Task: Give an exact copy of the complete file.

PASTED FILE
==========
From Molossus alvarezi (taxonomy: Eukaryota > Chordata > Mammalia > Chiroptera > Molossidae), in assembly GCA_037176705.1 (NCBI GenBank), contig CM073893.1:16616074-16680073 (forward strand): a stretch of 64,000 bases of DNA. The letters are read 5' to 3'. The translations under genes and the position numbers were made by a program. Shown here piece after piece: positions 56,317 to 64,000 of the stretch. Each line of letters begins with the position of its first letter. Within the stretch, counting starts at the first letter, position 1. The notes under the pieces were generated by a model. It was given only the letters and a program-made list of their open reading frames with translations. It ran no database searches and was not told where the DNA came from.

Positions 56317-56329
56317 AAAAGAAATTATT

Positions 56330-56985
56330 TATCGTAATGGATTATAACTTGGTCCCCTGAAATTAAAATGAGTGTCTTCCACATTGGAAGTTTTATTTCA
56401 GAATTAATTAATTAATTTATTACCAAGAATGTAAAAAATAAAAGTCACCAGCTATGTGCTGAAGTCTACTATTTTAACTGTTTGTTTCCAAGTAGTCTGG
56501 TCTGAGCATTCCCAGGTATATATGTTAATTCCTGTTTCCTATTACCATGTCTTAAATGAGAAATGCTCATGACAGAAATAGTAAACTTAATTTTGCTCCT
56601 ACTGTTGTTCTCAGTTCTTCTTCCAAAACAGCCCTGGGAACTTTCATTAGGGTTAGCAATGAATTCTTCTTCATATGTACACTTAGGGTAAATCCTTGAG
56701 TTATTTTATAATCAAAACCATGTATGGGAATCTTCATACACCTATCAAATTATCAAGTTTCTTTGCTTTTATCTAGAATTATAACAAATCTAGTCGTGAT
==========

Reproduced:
From Molossus alvarezi (taxonomy: Eukaryota > Chordata > Mammalia > Chiroptera > Molossidae), in assembly GCA_037176705.1 (NCBI GenBank), contig CM073893.1:16616074-16680073 (forward strand): a stretch of 64,000 bases of DNA. The letters are read 5' to 3'. The translations under genes and the position numbers were made by a program. Shown here piece after piece: positions 56,317 to 64,000 of the stretch. Each line of letters begins with the position of its first letter. Within the stretch, counting starts at the first letter, position 1. The notes under the pieces were generated by a model. It was given only the letters and a program-made list of their open reading frames with translations. It ran no database searches and was not told where the DNA came from.

Positions 56317-56329
56317 AAAAGAAATTATT

Positions 56330-56985
56330 TATCGTAATGGATTATAACTTGGTCCCCTGAAATTAAAATGAGTGTCTTCCACATTGGAAGTTTTATTTCA
56401 GAATTAATTAATTAATTTATTACCAAGAATGTAAAAAATAAAAGTCACCAGCTATGTGCTGAAGTCTACTATTTTAACTGTTTGTTTCCAAGTAGTCTGG
56501 TCTGAGCATTCCCAGGTATATATGTTAATTCCTGTTTCCTATTACCATGTCTTAAATGAGAAATGCTCATGACAGAAATAGTAAACTTAATTTTGCTCCT
56601 ACTGTTGTTCTCAGTTCTTCTTCCAAAACAGCCCTGGGAACTTTCATTAGGGTTAGCAATGAATTCTTCTTCATATGTACACTTAGGGTAAATCCTTGAG
56701 TTATTTTATAATCAAAACCATGTATGGGAATCTTCATACACCTATCAAATTATCAAGTTTCTTTGCTTTTATCTAGAATTATAACAAATCTAGTCGTGAT